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Contribution of Southern Ocean surface-water stratification to low atmospheric CO2 concentrations during the last glacial period

Abstract

The nitrogen-isotope record preserved in Southern Ocean sediments, along with several geochemical tracers for the settling fluxes of biogenic matter, reveals patterns of past nutrient supply to phytoplankton and surface-water stratification in this oceanic region. Areal averaging of these spatial patterns indicates that reduction of the CO2 ‘leak’ from ocean to atmosphere by increased surface-water stratification south of the Polar Front made a greater contribution to the lowering of atmospheric CO2 concentration during the Last Glacial Maximum than did the increased export of organic carbon from surface to deep waters occurring further north.

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Figure 1: Comparison of geochemical data for Holocene and last-glacial timesderived from deep-sea sediment cores.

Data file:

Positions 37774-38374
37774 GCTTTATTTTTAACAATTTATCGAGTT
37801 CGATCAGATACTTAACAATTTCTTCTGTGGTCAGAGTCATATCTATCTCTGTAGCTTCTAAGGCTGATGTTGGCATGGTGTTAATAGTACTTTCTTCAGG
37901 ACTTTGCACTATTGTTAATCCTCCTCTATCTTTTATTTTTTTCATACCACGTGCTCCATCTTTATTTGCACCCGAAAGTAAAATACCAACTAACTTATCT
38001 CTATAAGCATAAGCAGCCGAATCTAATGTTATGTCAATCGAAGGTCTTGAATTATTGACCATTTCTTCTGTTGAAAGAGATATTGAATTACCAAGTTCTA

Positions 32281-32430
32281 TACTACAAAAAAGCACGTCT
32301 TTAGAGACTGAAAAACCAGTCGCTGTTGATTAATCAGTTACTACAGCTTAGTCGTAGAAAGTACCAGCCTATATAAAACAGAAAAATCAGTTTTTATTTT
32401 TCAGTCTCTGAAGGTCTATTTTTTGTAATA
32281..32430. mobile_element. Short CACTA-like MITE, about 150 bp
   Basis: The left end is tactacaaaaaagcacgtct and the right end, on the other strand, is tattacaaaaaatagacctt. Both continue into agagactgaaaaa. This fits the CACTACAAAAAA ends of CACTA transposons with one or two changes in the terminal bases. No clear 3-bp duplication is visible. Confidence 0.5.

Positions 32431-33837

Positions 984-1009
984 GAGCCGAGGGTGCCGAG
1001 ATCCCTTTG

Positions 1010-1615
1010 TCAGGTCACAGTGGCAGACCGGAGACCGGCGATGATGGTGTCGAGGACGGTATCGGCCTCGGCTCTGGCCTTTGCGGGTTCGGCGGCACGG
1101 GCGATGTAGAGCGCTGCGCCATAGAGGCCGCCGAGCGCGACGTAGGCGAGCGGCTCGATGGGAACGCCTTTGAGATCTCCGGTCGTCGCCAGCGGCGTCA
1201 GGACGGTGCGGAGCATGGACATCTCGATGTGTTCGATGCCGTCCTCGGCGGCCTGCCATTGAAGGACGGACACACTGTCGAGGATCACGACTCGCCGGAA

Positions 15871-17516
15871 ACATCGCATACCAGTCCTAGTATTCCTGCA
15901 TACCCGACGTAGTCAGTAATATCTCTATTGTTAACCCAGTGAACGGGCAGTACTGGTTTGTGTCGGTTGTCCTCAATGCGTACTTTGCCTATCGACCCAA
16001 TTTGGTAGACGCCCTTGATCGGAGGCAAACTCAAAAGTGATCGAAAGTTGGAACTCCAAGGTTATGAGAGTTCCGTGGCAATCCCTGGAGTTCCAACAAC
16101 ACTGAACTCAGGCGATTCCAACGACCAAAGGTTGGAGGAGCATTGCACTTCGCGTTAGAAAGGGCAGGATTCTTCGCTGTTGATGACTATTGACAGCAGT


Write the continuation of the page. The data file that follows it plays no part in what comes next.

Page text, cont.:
Figure 2: Difference between last-glacial and Holocene values of geochemical data.
Figure 3: Age dependence of geochemical data from two sediment cores from theIndian sector of the Southern Ocean.
Figure 4: Bulk sediment δ15N.
Figure 5: Changes in export flux, vertical mixing and nutrient utilization inferred for the Atlantic and central Indian sector of the Southern Ocean.

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Correspondence to Roger François.

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François, R., Altabet, M., Yu, EF. et al. Contribution of Southern Ocean surface-water stratification to low atmospheric CO2 concentrations during the last glacial period. Nature 389, 929–935 (1997). https://doi.org/10.1038/40073

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